Novel translational approaches
Human Microbiology Institute is an independent, not-for-profit research organization that has formed collaborations with a variety of universities, research organizations, hospitals, biotech companies, and other life science organizations. These collaborations yield a multidisciplinary approach and provide a broad range of technical and theoretical expertise. The Human Microbiology Institute performs breakthrough research for the public interest that results in novel translational approaches to medicine.
We utilize our research to identify novel drug targets and to develop innovative technologies, with the ultimate goal of translating these discoveries to human health care.
The tasks of the Human Microbiology Institute include researching host-microflora interactions to elucidate the role of the microbiota in different human pathologies and in longevity.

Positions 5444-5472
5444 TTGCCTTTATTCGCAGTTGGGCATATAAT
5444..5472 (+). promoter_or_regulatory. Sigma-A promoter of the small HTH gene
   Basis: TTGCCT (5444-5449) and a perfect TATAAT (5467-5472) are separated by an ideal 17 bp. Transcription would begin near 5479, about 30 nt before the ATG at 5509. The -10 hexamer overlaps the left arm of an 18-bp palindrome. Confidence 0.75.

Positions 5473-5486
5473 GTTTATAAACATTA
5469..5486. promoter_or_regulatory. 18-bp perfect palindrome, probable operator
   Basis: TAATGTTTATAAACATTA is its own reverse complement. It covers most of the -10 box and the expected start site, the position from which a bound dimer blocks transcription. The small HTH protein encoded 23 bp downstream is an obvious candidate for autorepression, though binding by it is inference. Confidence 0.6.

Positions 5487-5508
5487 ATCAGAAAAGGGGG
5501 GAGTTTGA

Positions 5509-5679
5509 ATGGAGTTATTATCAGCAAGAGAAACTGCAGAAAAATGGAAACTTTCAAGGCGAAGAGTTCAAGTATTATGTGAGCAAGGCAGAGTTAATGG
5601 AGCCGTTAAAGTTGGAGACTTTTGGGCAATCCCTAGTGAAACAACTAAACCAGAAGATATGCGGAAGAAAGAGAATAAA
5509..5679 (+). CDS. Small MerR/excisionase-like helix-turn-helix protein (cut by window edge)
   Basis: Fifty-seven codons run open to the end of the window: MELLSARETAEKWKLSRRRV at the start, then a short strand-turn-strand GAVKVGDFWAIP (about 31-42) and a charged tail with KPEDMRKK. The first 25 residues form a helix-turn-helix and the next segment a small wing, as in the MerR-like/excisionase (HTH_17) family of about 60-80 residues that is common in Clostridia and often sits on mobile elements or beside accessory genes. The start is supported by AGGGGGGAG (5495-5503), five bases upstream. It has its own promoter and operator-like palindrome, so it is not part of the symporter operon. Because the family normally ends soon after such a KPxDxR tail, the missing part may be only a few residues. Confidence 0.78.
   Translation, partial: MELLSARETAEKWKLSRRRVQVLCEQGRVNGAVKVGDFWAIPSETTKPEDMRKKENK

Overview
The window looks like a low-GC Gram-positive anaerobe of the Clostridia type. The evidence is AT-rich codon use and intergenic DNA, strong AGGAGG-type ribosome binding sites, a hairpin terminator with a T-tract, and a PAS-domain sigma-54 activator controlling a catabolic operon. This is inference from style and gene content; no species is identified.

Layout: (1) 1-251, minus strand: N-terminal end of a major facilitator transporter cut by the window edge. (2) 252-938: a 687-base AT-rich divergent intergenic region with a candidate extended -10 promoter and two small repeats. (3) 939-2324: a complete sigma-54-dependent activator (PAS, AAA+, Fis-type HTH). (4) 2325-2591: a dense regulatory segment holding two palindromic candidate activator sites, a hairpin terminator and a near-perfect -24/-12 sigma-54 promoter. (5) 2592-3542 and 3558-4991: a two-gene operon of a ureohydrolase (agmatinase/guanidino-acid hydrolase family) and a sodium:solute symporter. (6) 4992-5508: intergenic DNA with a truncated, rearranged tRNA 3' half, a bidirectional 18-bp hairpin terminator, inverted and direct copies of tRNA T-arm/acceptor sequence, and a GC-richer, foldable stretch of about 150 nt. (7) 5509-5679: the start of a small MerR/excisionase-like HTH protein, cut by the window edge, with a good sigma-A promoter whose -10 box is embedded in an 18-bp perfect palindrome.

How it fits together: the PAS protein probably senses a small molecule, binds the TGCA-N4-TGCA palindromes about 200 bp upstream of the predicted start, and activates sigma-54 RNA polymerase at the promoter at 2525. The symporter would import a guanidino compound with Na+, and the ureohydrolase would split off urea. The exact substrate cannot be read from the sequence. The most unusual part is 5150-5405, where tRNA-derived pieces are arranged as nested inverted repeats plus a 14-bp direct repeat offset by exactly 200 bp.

Our studies, performed by world leaders in human microbiome research, and have provided the theoretical basis for the evaluation of novel roles of the human microbiota in the development of numerous diseases, as well as in aging and longevity. Based on these theories, we have performed next-generation experimental microbiome research, which has yielded novel information regarding the role of the microbiota in human health and new paradigms for the cross-talk between microbes and humans.
Furthermore, to ensure the continued development of these innovations, we at the Human Microbiology Institute aim for excellence, not only in research, but also in teaching and molding young scientists to be leaders at the cutting edge of tomorrow’s research.
Human Microbiology Institute:
- Breakthrough science. Our breakthrough science is at the forefront of today’s knowledge, enabling us to develop novel concepts and drugs for tomorrow’s use.
- Fast track. Rapid application of our ideas and innovations
- We know – you know. We know how to accelerate the understanding and treatment of human diseases and try to make our knowledge open and available to the scientific community.